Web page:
WHAT DO YOU DO WITH A DEAD NUCLEAR REACTOR?
On July 23, 1976, Pacific Gas & Electric’s Humboldt Bay nuclear reactor in northern California shut down for refueling — and has not reopened since. The plant is located in an earthquake zone and regulators closed it down due to fear of possible ground movement.
Now the facility is a leading candidate to become the largest light-water commercial reactor in the nation ever to be decommissioned. Previously decommissioned reactors have been government sponsored experimental projects.
The problem is that PG&E apparently does not know how to decommission Humboldt Bay; it has never before had to deal with a dead nuke. Further, researchers discovered that the Nuclear Regulatory Commission (NRC) does not require decommission plans at the time off licensing….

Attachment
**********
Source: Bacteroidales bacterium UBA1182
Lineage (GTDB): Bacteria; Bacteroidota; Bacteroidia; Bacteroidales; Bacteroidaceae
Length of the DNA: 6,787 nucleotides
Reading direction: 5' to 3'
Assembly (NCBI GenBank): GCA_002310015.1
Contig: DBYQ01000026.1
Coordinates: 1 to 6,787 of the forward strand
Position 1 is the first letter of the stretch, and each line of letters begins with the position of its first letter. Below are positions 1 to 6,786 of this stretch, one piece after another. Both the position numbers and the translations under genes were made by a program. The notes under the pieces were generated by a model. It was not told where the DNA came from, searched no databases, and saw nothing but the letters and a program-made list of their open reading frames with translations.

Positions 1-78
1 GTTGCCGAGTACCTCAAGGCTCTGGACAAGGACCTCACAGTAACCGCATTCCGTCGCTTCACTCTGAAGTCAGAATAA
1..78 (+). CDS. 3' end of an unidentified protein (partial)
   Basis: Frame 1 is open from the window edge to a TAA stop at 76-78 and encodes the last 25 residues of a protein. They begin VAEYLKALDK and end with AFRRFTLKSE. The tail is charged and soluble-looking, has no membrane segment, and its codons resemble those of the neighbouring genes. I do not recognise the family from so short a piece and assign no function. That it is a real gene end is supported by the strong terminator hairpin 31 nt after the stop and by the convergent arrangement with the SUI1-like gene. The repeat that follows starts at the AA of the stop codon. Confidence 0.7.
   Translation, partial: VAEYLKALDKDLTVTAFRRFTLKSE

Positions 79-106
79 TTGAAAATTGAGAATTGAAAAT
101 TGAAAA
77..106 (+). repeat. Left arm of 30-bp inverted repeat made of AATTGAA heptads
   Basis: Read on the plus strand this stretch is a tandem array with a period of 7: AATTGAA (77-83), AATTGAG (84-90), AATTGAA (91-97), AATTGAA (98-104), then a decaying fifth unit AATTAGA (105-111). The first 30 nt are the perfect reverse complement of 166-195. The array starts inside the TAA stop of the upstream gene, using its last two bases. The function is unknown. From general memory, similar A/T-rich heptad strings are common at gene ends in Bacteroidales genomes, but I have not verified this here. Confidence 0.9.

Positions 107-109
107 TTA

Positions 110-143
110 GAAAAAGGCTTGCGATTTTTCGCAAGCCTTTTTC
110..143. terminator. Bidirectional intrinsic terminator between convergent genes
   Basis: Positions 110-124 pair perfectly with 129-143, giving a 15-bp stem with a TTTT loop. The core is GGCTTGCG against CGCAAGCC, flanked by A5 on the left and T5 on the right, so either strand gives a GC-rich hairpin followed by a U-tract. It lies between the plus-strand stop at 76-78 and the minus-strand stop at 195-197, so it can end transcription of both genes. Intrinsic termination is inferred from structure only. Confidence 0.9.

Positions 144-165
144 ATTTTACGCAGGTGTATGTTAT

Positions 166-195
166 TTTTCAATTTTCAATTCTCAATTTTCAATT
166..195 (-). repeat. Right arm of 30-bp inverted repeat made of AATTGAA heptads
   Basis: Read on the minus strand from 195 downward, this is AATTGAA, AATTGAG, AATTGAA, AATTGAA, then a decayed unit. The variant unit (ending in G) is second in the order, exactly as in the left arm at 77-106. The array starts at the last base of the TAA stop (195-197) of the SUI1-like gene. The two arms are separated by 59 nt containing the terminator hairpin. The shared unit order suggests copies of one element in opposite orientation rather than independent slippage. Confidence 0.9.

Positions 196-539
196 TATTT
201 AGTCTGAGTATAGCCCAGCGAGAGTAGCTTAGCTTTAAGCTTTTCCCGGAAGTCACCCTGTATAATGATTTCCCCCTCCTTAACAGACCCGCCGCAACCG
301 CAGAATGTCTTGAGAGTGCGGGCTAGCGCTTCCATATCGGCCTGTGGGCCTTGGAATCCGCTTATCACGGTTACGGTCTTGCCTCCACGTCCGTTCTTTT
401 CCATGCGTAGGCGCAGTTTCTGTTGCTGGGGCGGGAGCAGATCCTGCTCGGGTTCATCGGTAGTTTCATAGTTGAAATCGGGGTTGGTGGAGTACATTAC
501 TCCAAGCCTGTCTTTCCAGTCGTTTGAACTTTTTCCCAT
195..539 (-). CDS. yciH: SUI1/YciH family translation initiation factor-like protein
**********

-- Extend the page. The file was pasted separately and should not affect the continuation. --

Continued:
Two solutions being explored by the NRC are “mothballing” and “in-place entombment.” Both possibilities have a problem — they require more than 230,000 years of safe storage.
This story, which appeared in the January, 1981, issue of Mother Jones, was the #3 censored story of 1981.
6.5 QUAKE ROCKS HUMBOLDT COUNTY
The Santa Rosa (CA) Press Democrat reported on January 10, 2010, that “A powerful earthquake measuring magnitude 6.5 and centered 27 miles off the coast of Ferndale caused significant damage in Humboldt County on Saturday, but no deaths or injures were reported.
“The quake hit at 6:27 p.m., according to the U.S. Geological Survey, shattering storefront windows in the Victorian town of Ferndale, emptying grocery shelves and toppling chimney, bookcases, and cabinets in some homes. Power was cut off in several coastal communities, gas lines ruptured, and furniture and televisions were knocked over in Eureka and Arcata.”
On January 13th, the Press Democrat reported that “Gov. Arnold Schwarzenegger declared a state of emergency in Humboldt County“… saying the total damage could top $28 million.
are condemned to repeat it!